The Anomalist



Journal Issues

The Anomalist 7

Winter 1998/99

192 pages, illustrated, $9.95

Cover art by Scott Reed

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The Complacent Intelligentsia
A Commentary by John Chambers

What in the universe is going on? Though hard figures are hard to come by, paranormal experiences seem to be occurring at unprecedented rates as our century nears its close. Faced with the mounting evidence that significant new phenomena are shaking up the psychic landscape of humanity, organized science and the intellectual community have tended to dismiss these experiences as hysteria--mere fearful whistlings in the dark by the common folk who need to be propped up with new gods in times of spiritual crisis. This tendency--a tragic one, since there are those who would argue that awesome mysteries are being unfolded before us--is well-illustrated by the works of even such notable scholars as Anthony Aveni and Harold Bloom... [Full Text]

An Unfortunate Encounter for All Concerned:
The Santa Clara Disaster of 1947

by Gary Mangiacopra and Dwight G. Smith

The passage of time has an odd effect on public memory. Events that were widely known and talked about years and decades ago quickly become forgotten, leaving only scattered records, published in many now defunct newspapers and magazines. Often, the present crop of writers can only give a brief description, maybe a paragraph or two, of a once notorious event. Such is the case with one of the most celebrated sea-serpent episodes of all time--the Santa Clara's collision with a 30-foot sea serpent. This classic encounter began inconspicuously on Tuesday morning, the 30th of December 1947...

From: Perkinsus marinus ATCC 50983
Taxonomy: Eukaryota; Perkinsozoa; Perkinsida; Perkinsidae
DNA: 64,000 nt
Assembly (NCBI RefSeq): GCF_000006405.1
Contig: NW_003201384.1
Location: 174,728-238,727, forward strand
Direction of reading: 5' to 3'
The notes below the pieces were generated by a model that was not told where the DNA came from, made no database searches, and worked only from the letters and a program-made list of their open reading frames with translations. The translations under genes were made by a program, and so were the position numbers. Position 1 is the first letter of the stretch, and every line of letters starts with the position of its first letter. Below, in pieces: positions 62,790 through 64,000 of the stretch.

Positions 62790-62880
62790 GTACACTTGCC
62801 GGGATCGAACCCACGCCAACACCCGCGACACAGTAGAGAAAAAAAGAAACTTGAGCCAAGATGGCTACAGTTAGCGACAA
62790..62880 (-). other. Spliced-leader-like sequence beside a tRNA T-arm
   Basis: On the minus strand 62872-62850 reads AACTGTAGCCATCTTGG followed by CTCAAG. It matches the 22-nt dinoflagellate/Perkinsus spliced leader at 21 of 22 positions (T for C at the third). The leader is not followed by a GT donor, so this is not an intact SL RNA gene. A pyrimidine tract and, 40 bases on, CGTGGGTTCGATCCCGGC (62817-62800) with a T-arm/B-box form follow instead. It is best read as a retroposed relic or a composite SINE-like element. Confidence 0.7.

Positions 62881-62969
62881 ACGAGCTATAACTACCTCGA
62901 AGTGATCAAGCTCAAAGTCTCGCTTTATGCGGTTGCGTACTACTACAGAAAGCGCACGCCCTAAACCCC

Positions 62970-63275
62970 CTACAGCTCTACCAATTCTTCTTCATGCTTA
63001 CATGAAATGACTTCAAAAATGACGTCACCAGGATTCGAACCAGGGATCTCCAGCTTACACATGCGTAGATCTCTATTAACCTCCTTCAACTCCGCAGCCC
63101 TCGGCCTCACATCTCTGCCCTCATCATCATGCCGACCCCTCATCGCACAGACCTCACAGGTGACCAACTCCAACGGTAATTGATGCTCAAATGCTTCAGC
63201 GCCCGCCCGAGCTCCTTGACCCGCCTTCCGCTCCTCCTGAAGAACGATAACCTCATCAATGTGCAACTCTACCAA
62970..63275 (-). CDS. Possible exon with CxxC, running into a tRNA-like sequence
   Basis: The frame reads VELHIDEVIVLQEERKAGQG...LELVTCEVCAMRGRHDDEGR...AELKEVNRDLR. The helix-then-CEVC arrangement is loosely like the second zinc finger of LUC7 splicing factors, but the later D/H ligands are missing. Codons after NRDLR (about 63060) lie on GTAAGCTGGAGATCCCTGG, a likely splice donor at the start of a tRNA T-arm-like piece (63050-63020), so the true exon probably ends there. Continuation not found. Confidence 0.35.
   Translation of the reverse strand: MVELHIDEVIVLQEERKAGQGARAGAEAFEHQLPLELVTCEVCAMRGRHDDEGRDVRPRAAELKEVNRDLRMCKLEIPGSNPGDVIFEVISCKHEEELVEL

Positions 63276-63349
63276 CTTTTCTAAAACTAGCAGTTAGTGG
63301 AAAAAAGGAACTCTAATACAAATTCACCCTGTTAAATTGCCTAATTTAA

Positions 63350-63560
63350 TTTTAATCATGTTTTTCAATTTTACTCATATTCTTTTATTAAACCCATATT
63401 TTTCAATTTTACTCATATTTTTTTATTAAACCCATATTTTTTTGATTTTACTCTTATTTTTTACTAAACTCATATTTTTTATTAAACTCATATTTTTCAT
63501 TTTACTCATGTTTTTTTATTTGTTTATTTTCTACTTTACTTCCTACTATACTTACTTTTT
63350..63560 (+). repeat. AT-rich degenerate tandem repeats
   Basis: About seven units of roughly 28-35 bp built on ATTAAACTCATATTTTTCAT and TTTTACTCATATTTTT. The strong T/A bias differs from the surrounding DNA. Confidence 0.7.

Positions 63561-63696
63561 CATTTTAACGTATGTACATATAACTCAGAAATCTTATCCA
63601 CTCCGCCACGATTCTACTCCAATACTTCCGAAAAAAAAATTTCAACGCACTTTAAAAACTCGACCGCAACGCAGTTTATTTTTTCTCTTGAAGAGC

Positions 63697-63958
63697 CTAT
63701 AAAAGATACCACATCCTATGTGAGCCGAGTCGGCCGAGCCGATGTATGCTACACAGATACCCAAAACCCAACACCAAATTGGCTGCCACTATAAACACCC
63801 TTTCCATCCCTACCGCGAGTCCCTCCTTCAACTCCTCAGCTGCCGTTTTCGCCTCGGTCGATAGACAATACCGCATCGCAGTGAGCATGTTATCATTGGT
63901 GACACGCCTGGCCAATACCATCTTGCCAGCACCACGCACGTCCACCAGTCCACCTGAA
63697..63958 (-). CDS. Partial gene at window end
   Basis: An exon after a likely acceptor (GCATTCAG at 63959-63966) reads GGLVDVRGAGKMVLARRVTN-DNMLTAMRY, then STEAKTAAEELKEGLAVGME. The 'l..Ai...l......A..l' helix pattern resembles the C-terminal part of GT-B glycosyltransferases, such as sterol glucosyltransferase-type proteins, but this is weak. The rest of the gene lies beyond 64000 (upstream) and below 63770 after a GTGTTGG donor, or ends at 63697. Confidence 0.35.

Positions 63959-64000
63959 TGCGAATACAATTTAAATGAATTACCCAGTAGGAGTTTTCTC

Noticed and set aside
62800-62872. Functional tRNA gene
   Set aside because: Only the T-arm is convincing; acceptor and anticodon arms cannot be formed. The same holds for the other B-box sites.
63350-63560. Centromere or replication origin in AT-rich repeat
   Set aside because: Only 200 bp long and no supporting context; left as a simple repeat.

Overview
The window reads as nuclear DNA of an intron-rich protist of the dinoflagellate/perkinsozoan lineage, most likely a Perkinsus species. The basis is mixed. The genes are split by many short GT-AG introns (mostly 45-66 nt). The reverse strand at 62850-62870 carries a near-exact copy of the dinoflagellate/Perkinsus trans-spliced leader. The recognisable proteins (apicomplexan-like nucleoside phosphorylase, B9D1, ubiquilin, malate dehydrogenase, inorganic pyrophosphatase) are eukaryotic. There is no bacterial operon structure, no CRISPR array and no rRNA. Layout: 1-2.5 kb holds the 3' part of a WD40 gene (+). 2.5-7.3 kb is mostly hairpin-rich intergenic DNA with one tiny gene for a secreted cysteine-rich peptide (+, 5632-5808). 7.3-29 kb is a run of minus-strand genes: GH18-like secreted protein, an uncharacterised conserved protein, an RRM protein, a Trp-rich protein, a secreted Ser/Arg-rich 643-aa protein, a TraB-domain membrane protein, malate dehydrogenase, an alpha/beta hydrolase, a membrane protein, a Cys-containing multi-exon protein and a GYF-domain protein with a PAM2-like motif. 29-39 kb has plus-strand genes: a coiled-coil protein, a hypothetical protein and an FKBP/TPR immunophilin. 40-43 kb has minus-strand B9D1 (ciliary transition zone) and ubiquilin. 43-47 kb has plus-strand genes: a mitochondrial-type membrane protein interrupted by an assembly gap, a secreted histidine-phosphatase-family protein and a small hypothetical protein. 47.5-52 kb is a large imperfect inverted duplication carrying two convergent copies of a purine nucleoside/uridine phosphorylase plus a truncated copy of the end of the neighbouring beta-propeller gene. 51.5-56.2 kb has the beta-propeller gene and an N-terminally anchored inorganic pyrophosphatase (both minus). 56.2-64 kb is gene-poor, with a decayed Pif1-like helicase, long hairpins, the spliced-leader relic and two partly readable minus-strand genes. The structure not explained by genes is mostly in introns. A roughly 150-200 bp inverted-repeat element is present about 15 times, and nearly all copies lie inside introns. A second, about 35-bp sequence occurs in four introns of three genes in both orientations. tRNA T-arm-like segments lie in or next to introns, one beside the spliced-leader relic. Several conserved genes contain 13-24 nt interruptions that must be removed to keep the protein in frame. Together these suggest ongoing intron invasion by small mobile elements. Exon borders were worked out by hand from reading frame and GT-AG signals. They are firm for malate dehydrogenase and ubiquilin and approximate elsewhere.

Incident at Usovo:
From the Soviet and Russian Military UFO Dossier

by J. Antonio Huneeus

It sounds like a tabloid headline, but the question is a valid one: Did UFOs almost trigger an accidental nuclear war in 1982? The incident in question occurred in south-central Ukraine on the evening of October 4th, according to official depositions from Soviet military units and interviews with one of the officers in charge of the investigation. There were multiple witnesses to the event, which took place between 7:30 and 9:37 pm, and many of them were Soviet military officers and personnel stationed at a long-range nuclear missile base in Usovo, near Byelokovoriche...

The Abduction Conundrum
by Greg Sandow

I learned how strange abduction stories can be--and how hard it is to think about them--when I first talked to David Jacobs. Jacobs, of course, is one of the leading abduction investigators, by day a tenured history professor at Temple University in Philadelphia. I was interviewing him for a piece in the rock magazine Spin (which, in the end, was, never published), and I'd read much of the abduction literature, including what then was Jacobs' only book on the subject, Secret Life. But I wasn't prepared for what happened when I asked him an obvious journalistic question, whether there was physical evidence that abductions are real."Wanna see?" he replied.

Transplant Memories
by Michael Grosso